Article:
Cullman County has been without inpatient psychiatric care since the health care authority bought and then closed Woodland Medical Center last summer.

Cullman Regional Medical Center (CRMC), which the health care authority owns, had initially obtained an emergency certificate of need for the 20 psych beds. At the time of the Woodland closure, CRMC officials indicated the beds would find a new home on the CRMC campus before July 2010, when the certificate expires. Four months passed. Then the hospital announced the beds weren't coming.

In the interim, local residents seeking inpatient mental treatment have either traveled out of the county—the nearest option is in Decatur—or have gone without.

Patients who have no choice—such as criminal defendants for whom a judge has mandated inpatient treatment—have been receiving care at a number of qualifying facilities scattered throughout the state.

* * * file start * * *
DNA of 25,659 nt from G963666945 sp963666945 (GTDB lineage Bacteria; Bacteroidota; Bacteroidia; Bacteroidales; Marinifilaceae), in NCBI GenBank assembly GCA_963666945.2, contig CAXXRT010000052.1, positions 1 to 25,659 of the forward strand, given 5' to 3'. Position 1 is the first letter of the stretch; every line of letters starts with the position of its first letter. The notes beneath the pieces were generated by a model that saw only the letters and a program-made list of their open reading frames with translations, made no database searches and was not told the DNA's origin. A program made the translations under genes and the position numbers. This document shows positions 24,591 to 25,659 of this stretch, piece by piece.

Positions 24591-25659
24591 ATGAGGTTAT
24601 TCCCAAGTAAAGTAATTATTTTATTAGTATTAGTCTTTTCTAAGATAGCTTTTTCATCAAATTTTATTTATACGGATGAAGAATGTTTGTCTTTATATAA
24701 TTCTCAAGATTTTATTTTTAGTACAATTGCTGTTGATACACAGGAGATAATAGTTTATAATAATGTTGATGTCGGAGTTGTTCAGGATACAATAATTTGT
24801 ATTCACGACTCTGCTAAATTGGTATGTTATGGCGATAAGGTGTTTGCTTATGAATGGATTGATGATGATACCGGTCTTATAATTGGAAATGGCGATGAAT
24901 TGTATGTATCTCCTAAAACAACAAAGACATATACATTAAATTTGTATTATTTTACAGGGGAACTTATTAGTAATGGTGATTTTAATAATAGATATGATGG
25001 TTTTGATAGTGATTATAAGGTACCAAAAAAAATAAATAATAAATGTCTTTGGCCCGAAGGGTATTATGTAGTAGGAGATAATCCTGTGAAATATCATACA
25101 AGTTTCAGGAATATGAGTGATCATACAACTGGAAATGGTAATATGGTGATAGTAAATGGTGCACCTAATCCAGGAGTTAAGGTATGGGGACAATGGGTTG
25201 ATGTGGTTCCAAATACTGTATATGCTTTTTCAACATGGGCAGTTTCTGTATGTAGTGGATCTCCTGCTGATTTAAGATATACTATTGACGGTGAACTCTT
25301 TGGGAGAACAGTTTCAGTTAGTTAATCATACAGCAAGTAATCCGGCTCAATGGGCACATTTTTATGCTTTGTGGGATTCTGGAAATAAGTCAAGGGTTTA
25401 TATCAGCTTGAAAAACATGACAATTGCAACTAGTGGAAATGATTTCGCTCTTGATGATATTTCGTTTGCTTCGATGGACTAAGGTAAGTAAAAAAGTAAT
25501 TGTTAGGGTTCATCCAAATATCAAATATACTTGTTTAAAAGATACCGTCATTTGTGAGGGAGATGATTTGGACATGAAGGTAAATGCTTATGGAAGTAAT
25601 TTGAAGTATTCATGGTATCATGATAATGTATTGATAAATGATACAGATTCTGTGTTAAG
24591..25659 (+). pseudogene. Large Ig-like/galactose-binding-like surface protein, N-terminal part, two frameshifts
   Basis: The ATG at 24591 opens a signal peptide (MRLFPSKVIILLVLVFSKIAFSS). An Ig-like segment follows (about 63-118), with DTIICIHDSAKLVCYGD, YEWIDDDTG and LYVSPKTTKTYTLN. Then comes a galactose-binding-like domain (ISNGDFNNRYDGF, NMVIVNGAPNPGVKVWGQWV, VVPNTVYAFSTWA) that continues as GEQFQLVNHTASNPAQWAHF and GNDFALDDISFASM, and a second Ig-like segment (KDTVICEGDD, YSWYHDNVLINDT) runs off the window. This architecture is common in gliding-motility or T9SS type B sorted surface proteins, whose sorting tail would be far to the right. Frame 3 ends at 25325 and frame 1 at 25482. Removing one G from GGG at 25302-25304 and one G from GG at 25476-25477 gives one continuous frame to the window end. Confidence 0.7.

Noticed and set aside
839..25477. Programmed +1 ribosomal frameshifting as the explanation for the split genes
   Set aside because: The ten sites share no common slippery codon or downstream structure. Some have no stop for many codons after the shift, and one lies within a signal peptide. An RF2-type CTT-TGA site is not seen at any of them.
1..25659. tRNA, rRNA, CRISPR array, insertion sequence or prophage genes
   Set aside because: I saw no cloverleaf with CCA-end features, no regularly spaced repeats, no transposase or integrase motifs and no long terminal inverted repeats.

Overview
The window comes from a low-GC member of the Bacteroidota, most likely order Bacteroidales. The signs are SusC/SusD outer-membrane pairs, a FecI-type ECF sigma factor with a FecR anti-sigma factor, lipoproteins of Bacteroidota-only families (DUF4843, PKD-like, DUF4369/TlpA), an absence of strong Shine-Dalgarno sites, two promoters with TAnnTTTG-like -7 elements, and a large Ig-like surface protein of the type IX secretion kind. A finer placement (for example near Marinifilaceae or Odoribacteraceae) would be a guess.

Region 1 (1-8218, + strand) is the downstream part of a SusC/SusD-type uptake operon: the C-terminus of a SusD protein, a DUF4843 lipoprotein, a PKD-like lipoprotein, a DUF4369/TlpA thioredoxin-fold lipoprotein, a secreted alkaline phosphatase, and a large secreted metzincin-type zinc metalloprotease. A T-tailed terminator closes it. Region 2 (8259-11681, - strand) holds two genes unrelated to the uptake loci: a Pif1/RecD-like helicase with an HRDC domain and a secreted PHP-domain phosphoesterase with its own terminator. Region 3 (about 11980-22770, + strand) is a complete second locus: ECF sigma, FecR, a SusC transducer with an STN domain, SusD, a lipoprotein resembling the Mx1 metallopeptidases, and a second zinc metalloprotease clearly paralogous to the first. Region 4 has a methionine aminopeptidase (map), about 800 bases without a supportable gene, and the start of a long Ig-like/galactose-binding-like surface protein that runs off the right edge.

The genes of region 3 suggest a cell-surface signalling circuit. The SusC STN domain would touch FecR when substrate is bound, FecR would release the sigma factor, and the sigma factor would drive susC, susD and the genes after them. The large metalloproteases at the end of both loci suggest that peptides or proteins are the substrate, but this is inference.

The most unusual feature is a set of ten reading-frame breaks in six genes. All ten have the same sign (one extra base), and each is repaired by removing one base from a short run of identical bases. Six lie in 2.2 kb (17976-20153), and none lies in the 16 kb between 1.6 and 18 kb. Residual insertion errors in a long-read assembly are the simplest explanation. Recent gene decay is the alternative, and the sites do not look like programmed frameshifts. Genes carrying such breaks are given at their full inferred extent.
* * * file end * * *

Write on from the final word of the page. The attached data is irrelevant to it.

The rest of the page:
By law, such patients must be delivered to their designated treatment centers in the custody of a sheriff's deputy. That means the Cullman County Sheriff's Office has spent the last nine months assigning the requisite manpower to drive each defendant to and from his stint in a psychiatric ward well afield of Cullman County's patrol jurisdiction.

The trips take time: depending on bed availability; the defendant's age; the type of treatment ordered; and other factors, a deputy must head to Decatur, Birmingham, Gadsden, Tuscaloosa or Talladega.

For Sheriff Tyler Roden, the reestablishment of local inpatient psychiatric treatment would afford county residents a little more of something they're now missing whenever a traveling deputy is called to spend a chunk of his patrol shift away from the public he's sworn to protect.